"The Other Workers in the Advanced Corporate Economy"
(page 2 of 4)
Growing Inequality as Part of the Advanced Economy
There are three processes of economic and spatial organization I see
as central to addressing the question of inequality. One is the
expansion of the producer services and corporate headquarters sector,
and their consolidation into the economic core of major cities. While
this sector may not account for the majority of jobs, it establishes a
new regime of economic activity and the associated spatial and social
transformations evident in major cities.
A second process is the downgrading of the manufacturing sector, a
notion I use to describe a mode of political and technical
reorganization of manufacturing, which should be distinguished from the
decline and obsolescence of manufacturing activities. The downgraded
manufacturing sector represents a mode of incorporation into the
'post-industrial' economy rather than a form of obsolescence.
Downgrading is an adaptation to a situation where a growing number of
manufacturing firms are competing with cheap imports, and, secondly, the
profit-making capacities of manufacturing overall are modest compared
with those of leading sectors such as telecommunications or finance and
their sister industries.
The third process is the informalization of a growing array of
economic activities, which encompasses certain components of the
downgraded manufacturing sector. Like the latter, informalization
represents a mode of reorganizing the production and distribution of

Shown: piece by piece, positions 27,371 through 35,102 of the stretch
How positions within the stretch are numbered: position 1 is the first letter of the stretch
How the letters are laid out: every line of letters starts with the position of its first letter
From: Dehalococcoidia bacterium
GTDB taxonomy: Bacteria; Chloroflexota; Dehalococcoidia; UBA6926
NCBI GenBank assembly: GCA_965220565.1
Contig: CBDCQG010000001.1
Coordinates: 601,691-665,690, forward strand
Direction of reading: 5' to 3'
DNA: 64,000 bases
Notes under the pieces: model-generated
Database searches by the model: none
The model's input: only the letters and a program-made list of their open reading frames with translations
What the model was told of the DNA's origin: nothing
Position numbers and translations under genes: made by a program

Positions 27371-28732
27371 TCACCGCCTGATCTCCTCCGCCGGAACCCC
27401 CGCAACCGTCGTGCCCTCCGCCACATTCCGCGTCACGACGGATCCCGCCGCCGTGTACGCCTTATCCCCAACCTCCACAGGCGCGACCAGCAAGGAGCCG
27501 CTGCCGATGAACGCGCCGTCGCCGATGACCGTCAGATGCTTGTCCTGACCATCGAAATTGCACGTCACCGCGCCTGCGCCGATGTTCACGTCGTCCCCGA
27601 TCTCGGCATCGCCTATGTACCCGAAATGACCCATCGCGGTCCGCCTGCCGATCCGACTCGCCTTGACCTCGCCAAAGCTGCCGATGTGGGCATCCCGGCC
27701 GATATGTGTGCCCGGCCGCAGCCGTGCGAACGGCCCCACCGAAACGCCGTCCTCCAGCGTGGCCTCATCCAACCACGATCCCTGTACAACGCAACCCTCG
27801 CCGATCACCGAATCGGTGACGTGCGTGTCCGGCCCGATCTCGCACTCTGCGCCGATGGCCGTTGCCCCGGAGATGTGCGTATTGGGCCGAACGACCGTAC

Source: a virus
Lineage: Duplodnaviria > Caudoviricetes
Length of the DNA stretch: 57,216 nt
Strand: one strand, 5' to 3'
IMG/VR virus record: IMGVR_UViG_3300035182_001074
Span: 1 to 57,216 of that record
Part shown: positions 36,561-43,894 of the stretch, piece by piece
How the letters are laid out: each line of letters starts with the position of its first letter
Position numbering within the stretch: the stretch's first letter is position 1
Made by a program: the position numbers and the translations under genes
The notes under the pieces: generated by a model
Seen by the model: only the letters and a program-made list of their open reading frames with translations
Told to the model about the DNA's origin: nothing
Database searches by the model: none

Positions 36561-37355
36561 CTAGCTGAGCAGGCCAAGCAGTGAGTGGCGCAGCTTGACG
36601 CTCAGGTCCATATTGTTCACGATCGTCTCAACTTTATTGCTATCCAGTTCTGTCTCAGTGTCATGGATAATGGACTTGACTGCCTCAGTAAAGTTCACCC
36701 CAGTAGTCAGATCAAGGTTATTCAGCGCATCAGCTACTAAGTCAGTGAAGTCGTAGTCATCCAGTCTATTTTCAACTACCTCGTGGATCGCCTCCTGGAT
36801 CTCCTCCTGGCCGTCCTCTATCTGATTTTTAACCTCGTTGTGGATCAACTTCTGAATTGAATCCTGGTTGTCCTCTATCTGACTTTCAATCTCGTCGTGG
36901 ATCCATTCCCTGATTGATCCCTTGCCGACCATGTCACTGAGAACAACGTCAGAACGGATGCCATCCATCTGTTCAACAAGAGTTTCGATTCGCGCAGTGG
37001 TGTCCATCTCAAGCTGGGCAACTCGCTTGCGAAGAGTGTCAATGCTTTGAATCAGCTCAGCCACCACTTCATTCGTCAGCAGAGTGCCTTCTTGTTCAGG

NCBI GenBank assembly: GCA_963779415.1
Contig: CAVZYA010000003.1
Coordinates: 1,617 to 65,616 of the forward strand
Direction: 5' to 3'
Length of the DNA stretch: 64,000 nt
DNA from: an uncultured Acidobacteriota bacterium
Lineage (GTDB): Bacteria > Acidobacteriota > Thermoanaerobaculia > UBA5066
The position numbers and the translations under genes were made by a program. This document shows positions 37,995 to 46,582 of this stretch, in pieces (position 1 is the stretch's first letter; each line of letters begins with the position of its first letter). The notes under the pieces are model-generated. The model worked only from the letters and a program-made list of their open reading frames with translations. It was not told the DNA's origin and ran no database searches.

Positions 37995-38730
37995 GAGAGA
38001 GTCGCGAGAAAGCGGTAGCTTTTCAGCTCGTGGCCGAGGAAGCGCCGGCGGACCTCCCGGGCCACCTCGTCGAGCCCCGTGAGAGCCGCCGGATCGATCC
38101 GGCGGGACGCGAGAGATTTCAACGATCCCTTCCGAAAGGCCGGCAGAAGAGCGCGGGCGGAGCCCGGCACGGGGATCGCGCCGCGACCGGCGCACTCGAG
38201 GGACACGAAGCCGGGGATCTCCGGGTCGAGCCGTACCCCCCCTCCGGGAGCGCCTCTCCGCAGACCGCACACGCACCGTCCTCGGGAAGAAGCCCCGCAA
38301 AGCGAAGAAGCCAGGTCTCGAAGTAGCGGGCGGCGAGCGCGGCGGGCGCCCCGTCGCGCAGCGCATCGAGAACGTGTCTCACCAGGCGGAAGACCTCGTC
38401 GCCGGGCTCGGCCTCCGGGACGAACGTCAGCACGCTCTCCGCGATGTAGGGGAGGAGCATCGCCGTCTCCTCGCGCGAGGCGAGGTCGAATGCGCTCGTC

goods and services under conditions where a significant number of firms
have an effective local demand for their goods and services, but cannot
compete with cheap imports. They also can't compete for space and other
business needs with the new high-profit firms that are engendered by the
advanced corporate service economy. Escaping the regulatory apparatus of
the formal economy, even if partially, enhances the economic
opportunities of such firms.
These diverse trends come together particularly strongly in cities.
The table below shows the staggering poverty rates in our most
successful cities, and how that is tied to race/ethnicity.
Table 1 Economic Inequality in Major U.S. Cities by Race, 2006. Source 
The following table gives us a larger perspective on how the upper 10
percent of income earners have an extremely high share of all national
income: up to 45% in the 'prosperous' decades that began in the mid
Table 2 Income Share of the Top 10% of Earners, U.S., 1917-2005. Source 
*Income is defined as market income but excludes capital gains.
Page: 1 | 2 | 3 | 4